Goodbye to summer: Young people made fishing memories to hold them through schoolDale Bowmanon September 1, 2021 at 11:51 am

Summer’s end comes and the kids go back to school, but memories linger.

Because of Covid, Aaron Stream could ot take his sons on the annual fishing trip in Canada the last two years. This year they went to Minnesota instead. The highlight came on Leech Lake the last week of July.

“My oldest son Charlie Stream, 14, was casting for northern pike with a perch-colored spoon and he hooked into a 44-inch beauty [of a muskie],” Aaron emailed. “As soon as he hooked into it, the monster went completely airborne and took off screaming. After a 15-minute battle and a net job with a walleye net, we were able to get the fish in for a quick picture.

“It was a moment none of us will forget. I told my son it is by far my favorite fishing memory of mine in my 43 years of walking around.”

I have a new term: walking-around memory.

Isaac Biggerstaff, 14, caught his first fall Chinook solo kayak fishing on Lake Michigan, first out Racine, Wis., then out of Waukegan the next night, the best a 24-pounder from Racine.Provided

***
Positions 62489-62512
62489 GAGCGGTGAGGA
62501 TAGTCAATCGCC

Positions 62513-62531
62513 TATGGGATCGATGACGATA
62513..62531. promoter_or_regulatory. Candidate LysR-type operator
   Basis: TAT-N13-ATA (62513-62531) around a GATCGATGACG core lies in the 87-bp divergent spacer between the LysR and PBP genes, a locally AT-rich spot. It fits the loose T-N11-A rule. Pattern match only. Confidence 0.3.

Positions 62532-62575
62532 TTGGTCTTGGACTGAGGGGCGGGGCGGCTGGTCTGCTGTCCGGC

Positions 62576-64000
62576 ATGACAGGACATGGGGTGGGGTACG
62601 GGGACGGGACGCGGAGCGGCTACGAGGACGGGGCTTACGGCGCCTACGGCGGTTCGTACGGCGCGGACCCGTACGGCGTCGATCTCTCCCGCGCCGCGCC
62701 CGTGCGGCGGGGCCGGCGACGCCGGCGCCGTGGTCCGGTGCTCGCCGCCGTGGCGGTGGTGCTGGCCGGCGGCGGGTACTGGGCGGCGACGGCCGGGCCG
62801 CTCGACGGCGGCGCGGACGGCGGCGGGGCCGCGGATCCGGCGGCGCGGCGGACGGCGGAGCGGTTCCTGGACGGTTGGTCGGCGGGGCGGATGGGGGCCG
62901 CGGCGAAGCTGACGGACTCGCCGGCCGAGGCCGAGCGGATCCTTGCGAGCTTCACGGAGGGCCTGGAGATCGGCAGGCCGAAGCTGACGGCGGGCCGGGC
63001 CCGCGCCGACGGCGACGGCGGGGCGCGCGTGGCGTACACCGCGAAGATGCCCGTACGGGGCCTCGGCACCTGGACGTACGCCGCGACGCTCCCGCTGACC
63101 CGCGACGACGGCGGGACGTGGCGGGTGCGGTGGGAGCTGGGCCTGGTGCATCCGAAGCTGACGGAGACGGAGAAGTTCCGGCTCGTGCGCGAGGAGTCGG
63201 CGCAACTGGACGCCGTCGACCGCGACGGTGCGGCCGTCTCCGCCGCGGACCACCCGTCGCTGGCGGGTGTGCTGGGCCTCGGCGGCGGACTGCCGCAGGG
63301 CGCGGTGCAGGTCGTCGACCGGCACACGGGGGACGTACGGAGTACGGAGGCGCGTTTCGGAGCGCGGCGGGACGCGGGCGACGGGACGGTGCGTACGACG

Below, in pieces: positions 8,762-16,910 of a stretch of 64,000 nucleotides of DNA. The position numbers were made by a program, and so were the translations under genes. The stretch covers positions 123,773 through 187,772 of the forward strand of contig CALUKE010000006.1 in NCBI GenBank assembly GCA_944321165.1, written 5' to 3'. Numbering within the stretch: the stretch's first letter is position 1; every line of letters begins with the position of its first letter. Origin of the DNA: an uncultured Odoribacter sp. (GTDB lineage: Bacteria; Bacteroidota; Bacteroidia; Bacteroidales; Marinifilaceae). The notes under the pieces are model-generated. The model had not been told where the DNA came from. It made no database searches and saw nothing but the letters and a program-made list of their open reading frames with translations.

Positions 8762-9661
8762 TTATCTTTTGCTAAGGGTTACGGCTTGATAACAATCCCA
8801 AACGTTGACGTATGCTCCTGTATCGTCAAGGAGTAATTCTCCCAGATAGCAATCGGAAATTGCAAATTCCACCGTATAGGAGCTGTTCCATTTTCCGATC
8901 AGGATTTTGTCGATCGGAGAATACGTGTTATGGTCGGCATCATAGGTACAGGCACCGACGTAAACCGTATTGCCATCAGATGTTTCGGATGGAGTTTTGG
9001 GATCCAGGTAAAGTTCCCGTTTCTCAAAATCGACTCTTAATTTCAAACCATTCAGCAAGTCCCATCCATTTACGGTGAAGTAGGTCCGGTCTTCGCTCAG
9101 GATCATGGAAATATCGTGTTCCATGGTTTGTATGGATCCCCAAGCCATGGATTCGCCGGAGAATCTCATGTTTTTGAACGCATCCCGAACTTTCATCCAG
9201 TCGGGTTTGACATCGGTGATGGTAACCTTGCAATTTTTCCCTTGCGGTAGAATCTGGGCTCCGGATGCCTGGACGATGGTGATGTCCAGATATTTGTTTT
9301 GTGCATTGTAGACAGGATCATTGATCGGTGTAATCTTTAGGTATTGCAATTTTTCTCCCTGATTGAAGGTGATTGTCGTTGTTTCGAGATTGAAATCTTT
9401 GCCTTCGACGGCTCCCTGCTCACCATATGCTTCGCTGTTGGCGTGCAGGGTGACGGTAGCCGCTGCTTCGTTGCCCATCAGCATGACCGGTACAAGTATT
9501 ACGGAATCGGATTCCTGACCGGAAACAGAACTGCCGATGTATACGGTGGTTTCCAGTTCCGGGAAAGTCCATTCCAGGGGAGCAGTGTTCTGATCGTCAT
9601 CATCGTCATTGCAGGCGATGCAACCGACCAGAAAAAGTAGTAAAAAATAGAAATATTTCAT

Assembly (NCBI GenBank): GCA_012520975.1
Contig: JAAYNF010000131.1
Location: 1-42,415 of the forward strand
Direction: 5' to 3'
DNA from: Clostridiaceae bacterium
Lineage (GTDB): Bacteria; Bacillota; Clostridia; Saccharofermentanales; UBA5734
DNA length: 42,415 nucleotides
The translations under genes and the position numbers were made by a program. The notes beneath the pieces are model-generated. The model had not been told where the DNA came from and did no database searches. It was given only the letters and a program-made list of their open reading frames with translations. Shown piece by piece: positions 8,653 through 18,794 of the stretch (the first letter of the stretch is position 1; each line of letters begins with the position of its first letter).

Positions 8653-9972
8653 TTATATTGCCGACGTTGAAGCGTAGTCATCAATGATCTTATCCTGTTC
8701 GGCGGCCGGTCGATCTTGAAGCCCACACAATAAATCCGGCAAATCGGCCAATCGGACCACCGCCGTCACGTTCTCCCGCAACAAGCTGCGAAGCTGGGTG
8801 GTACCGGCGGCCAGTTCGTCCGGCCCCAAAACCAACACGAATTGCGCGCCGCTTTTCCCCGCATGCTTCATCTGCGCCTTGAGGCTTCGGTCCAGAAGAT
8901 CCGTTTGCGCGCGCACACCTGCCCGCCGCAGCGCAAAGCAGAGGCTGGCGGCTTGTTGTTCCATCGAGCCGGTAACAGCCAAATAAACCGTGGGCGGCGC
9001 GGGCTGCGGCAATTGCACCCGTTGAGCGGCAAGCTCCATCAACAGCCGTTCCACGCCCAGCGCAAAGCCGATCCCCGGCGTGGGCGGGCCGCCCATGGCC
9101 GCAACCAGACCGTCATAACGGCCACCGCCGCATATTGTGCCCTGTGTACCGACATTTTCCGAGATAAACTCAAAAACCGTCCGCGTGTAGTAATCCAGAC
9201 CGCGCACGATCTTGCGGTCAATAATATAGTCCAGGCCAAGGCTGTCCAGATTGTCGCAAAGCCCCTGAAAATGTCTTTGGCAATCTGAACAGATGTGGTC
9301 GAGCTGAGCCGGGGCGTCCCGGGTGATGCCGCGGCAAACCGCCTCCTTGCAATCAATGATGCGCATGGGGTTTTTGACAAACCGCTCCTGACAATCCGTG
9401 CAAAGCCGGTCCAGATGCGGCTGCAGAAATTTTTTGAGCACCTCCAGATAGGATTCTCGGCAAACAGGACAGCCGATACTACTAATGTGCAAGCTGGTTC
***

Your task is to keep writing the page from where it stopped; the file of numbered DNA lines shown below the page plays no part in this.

Then there’s Isaac Biggerstaff, 14, who earned Fish of the Week last fall for catching a nice Chinook while kayak fishing out of a tandem with his father, Matt.

“We outgrew that and upgraded to individual kayaks, so this is Isaac’s first fall fishing solo for king salmon on Lake Michigan,” Matt Biggerstaff emailed. “We fished Racine [Aug. 21] and Waukegan [the next] night . . . and Isaac delivered!

“He caught two kings each night, including a 24-pound bruiser in Racine that ripped off 300 feet of line before Isaac finally got him into the ‘yak. The fall king run is still in the early stages, but Isaac is off to a great start.”

Rob Abouchar has several rewarding roles in life: reggae musician, West Leyden teacher and coach of the Leyden bass-fishing team.

“One of the things that I enjoy about teaching people how to fish or guiding is the reaction when they catch their first or biggest fish (such as Krissy Barron above): Usually a loud vocalization followed by a big childlike smile,” he emailed. “[Aug. 20] was a great example of this with students and staff catching bluegill from the fishing pier at Wood Dale Grove. Plenty of bluegills were going on ice jigs tipped with butter worms.”

I have a new description of first/best fish: “loud vocalization followed by a big childlike smile.”

Krissy Barron, one of the people taught fishing by Leyden bass-fishing coach Rob Abouchar, showed her reaction when catching this bluegill while they fished at Wood Dale Grove.Provided


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